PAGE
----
800.51 W 89Czechoslovakia/110: Telegram
The Acting Secretary of State to the Minister in Czechoslovakia (Einstein)
“Under instructions from my Government, I have the honor to acknowledge the receipt of your note of July 2216b in reply to my note of April 30, 1925, concerning the indebtedness of Czechoslovakia to the United States.16c
My Government notes that the Czechoslovak Government formally acknowledges its indebtedness in the principal amount of $80,234,808.02 and that it is ready to proceed immediately to a verification of settlement in respect of the remaining sum, the principal amount of which is $11,644,863.01. My Government considers that, since the amount in question is but a relatively small part of the total indebtedness of Czechoslovakia to the United States, a settlement might be made in respect of the total principal sum of $91,879,671.03, and in respect of unpaid interest, and that any items in dispute which may thereafter be established not to be due to the Government of the United States may be suitably credited in a manner to be specified in the debt funding arrangement.
My Government has also noted the views expressed in regard to the fiscal and economic condition of Czechoslovakia. I am authorized to assure you that the World War Foreign Debt Commission will be prepared to give due consideration to such data as the representatives of Czechoslovakia may wish to present in that regard.
With respect to the suggestion that the Czechoslovak Government pay to the United States in 1926 the sum of $2,500,000 as a first installment on the acknowledged debt, I am instructed to say that my Government, especially in view of the settlements made by Czechoslovakia with other creditor governments in disregard of the agreement between Czechoslovakia and the United States as set forth in my note of April 30, 1925, could not agree to postpone a settlement or make only a partial settlement of Czechoslovakia’s indebtedness. My Government feels confident that a suitable basis of settlement in respect of Czechoslovakia’s indebtedness to the United States can readily be reached at the present time. In this connection, it may be pointed out that the service of Czechoslovak foreign loans already floated calls for annual payments larger than those which would be required under a settlement of the indebtedness to the United States along the line of the settlements already made between the Government of the United States and other debtor Governments. It may further be pointed out that, according to the basis of such settlements, the annual payments due on the entire indebtedness of Czechoslovakia to the United States would not be more than approximately one percent, of the total present Czechoslovak budget. The Government of the United States accordingly considers that the Czechoslovak Government, if it can assume the obligation to pay the service of large private loans over a considerable period of years, can forecast its future financial condition sufficiently well to enable it to enter into a suitable agreement with the World War Foreign Debt Commission.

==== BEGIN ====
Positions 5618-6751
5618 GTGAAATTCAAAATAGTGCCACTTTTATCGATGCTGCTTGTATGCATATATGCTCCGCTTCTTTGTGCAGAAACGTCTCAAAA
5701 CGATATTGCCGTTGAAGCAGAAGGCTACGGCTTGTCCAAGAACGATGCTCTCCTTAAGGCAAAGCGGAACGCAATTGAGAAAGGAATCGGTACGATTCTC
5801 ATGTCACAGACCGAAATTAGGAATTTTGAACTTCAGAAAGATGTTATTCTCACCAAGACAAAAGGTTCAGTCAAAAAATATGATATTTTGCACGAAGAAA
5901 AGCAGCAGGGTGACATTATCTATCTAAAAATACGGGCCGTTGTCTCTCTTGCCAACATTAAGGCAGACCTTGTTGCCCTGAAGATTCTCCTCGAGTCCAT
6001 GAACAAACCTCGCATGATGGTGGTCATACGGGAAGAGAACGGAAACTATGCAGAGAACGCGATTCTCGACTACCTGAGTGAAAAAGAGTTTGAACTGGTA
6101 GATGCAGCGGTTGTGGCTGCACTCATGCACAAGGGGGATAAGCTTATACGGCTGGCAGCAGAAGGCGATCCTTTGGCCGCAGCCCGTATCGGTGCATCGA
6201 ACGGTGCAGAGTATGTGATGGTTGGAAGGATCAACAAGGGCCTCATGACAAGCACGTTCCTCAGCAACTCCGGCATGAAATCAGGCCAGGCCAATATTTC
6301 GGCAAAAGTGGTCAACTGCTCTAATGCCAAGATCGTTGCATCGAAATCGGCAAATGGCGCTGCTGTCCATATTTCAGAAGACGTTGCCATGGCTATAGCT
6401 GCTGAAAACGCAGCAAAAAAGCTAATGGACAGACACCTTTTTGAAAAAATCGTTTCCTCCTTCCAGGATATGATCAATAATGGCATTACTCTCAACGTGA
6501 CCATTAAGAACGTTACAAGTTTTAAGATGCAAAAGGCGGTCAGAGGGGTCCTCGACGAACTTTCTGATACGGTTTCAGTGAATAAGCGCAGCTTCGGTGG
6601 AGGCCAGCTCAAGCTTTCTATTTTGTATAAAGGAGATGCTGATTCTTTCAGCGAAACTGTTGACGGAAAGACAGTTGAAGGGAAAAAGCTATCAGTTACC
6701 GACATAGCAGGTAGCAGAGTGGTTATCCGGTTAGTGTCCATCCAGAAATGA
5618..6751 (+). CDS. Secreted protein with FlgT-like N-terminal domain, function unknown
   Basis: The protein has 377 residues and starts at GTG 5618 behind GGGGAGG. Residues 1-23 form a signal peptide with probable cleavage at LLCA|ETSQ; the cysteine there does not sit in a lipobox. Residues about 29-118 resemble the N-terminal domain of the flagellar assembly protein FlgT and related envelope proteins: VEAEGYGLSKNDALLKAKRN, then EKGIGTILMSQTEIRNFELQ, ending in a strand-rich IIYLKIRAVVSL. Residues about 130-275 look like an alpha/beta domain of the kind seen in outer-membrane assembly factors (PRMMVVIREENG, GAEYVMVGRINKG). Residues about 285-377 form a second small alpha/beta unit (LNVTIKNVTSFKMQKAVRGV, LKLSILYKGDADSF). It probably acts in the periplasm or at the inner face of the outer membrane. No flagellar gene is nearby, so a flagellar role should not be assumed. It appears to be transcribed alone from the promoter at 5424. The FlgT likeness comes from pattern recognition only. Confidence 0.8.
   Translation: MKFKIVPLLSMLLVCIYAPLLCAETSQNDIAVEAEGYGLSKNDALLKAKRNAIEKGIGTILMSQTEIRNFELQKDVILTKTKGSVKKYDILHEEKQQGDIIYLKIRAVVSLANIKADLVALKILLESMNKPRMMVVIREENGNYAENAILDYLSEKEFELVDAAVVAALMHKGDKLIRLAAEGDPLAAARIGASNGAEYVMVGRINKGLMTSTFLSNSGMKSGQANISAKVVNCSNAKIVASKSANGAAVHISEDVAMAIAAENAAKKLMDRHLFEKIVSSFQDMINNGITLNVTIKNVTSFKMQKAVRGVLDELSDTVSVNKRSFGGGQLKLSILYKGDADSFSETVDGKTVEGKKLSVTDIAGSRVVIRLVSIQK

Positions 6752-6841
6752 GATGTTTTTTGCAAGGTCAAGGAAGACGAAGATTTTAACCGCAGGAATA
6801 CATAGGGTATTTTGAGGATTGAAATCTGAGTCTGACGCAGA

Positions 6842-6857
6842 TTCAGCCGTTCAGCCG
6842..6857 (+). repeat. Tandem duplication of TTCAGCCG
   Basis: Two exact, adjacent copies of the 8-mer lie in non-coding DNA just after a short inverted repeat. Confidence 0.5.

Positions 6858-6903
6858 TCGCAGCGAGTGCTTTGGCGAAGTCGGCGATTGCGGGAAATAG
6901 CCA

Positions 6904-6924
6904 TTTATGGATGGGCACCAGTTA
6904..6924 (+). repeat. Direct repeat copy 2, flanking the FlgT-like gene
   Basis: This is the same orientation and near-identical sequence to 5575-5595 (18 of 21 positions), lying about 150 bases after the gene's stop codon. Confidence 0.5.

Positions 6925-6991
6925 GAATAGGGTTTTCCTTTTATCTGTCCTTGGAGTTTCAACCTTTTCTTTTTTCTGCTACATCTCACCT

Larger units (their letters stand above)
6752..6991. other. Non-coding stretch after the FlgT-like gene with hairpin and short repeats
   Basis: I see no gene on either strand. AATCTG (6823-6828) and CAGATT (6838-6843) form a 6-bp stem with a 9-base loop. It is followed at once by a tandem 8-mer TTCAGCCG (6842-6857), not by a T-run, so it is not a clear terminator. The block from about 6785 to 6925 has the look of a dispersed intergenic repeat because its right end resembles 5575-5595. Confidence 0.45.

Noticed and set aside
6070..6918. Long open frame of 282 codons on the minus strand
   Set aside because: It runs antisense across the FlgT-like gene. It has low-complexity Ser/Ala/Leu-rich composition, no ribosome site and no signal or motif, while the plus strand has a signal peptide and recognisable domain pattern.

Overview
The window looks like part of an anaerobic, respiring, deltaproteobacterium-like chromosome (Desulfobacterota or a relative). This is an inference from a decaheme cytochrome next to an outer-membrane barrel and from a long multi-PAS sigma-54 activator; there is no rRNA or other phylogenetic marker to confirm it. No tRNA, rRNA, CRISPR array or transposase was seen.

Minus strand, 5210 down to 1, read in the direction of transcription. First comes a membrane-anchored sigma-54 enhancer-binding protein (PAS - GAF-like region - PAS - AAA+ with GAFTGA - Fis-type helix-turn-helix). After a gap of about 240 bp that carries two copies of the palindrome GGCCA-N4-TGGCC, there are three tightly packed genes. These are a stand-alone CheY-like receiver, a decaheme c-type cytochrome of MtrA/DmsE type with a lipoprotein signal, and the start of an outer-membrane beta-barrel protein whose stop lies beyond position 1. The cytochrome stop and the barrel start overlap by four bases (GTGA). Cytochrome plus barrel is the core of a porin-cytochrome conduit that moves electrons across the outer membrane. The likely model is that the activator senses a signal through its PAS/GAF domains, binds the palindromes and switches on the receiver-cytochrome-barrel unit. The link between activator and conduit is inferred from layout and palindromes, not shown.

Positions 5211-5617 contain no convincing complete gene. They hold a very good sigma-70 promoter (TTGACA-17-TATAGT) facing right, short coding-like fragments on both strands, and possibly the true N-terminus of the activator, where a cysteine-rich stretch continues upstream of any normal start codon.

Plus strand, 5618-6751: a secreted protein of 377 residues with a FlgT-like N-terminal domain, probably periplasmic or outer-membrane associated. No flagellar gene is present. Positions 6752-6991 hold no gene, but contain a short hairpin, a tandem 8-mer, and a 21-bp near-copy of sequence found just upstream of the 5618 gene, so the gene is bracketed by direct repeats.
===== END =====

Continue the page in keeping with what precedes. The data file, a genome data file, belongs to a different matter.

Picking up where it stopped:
My Government, therefore, as indicated in my note of April 30, 1925, expects the Czechoslovak Government promptly to take suitable action looking towards the settlement of its indebtedness to the United States, and would be glad if the Czechoslovak Government [Page 132]would send to the United States at its earliest convenience a Commission duly authorized to enter into a settlement of the entire amount of the debt in question.”
- Not printed.↩
- The Department was informed by telegram No. 49, Aug. 31, 2 p.m., that the note had been presented that day (file No. 800.51W89Czechoslovakia/113).↩
- Summarized in the Minister’s telegram No. 41, July 23, 1925, supra.↩
- See enclosure to instruction No. 252, Apr. 4, to the Minister in Czechoslovakia, p. 122.↩